Following a brief hiatus from the social networking site, Stan Collymore has come back to Twitter, more determined than ever to remain vigilant in the fight against racism.
The ex-Liverpool and Aston Villa striker was speaking on B/R UK's Google Hangout on Thursday afternoon, discussing his most recent encounters with cyberbullying and other forms of internet abuse alongside Bleacher Report's Will Tidey and Kick It Out campaigner Troy Townsend.
Collymore woke up to a front page headline from the Sun on Thursday morning that dragged up old news on the ex-England striker to mock his fight against Twitter abuse:
Clearly feeling there should be a strong movement against abuse posted on Twitter, Collymore hit back at the Sun for choosing sensationalism over a genuine topic of concern:
Why should the Sun today justify any United Kingdom citizen, regardless of whatever their past is, being abused? Millions of people on Twitter having a debate that Twitter needs to change their rules and regulations. There's one person there standing as a lone voice.
Instead [the Sun] they've given an excuse again to a small minority to abuse me and to say "Stan Collymore abused Ulrika Jonsson 15 years ago, this is all about him. We won't address the issue on Twitter."
Collymore describes the action of the Sunday newspapers as "absolving themselves" of the racist issue that's so clear for all to see, hence his frequent retweeting of those who send offence.
The 43-year-old goes on to say:
The laws of the land state quite clearly that if I get racially abused or someone turns up on my doorstep threatening to murder me, that's illegal. So can we not all agree on that?
There’s a perception on Twitter of who characters and who people are in the newspaper. Wherever I go, and I do 100 games per season, go to Old Trafford, chatting with Manchester United fans, Anfield, Goodison, Birmingham City, Wolves. All of these clubs where you think there may be an issue, never one person in 10 years of broadcasting and God knows how many years as a fan, has come up to me and given me abuse at all.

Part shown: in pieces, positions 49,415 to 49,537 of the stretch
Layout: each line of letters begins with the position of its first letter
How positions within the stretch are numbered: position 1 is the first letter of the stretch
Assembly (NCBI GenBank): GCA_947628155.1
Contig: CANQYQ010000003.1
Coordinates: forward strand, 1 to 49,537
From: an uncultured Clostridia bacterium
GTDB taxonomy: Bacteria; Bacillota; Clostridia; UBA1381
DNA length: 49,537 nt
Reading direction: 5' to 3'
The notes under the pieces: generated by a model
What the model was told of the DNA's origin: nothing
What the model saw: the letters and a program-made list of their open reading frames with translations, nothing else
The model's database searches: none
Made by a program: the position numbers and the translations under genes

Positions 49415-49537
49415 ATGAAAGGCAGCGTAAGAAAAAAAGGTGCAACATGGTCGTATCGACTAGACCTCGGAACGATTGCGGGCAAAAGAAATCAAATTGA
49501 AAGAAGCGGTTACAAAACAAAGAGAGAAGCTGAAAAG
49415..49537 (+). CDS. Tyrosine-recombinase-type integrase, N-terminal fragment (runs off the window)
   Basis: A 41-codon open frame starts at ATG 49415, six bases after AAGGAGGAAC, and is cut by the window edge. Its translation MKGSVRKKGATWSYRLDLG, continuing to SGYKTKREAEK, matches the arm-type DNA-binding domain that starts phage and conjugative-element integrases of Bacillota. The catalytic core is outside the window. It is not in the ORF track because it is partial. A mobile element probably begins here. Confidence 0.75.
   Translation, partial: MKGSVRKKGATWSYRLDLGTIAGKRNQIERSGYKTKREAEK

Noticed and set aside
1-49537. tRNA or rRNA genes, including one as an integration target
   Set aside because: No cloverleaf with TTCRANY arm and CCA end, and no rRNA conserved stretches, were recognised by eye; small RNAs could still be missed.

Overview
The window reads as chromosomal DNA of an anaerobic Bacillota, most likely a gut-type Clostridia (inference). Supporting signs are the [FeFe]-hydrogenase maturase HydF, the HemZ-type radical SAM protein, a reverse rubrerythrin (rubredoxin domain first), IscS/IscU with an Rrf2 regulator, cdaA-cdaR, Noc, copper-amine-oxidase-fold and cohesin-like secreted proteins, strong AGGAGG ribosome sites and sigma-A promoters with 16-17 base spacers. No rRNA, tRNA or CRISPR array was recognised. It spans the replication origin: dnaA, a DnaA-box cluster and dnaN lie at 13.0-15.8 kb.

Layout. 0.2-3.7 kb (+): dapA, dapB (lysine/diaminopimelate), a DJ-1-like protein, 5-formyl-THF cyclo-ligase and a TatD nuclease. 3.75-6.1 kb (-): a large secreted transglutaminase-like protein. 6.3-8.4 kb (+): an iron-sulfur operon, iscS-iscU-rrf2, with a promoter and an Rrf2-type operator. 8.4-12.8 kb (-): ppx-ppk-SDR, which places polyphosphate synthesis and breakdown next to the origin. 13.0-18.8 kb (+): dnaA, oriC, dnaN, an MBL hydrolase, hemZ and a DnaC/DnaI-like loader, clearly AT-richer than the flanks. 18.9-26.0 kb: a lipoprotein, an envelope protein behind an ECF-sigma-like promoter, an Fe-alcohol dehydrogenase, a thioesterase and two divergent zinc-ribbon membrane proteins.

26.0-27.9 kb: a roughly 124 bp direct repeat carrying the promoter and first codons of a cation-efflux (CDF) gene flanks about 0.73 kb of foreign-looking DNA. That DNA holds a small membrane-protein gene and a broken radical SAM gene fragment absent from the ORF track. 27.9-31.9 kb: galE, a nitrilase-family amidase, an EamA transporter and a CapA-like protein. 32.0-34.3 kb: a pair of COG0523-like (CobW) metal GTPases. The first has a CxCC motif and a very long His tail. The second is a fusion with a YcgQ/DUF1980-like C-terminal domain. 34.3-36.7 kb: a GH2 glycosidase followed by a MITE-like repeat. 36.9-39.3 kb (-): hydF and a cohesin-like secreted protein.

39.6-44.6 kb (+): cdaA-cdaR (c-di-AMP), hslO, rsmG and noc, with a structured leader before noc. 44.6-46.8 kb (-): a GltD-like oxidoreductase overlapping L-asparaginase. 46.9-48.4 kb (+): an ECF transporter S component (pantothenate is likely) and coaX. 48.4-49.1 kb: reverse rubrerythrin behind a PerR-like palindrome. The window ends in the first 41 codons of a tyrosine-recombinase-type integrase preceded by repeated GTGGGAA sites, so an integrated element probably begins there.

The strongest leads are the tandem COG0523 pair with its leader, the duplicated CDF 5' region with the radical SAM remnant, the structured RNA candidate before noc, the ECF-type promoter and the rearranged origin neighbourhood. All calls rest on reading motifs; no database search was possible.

This is perhaps the most pertinent point to take away from any discussion in relation to what represents punishable behaviour on Twitter. Many culprits say things they would otherwise be found guilty of were they to commit the same crime in real life.
Twitter, and indeed the social media as a whole, has given us a completely fresh mode of communication where anyone can take on the persona of whomever they wish.
Collymore has found that a lot of abusers, hurling racist insults at others, are actually far younger than their language might suggest, saying that "of course Twitter is for quite a young demographic these days."
It brings up the debate as to what sort of restrictions might be employed around the website, as it's clear that some content found on the portal violates the law.
While one might argue that little is being done to resolve the issue—Twitter being at fault by Collymore's count—the issue is now very much in the public eye.
Since the topic came back into the public fore on a previously unprecedented level, Collymore has received countless messages of support for the fight he's spearheading:
With that being the case, it just shows that there are those willing to unite under the same banner and that more need to speak out as courageously as Collymore if action is to be taken.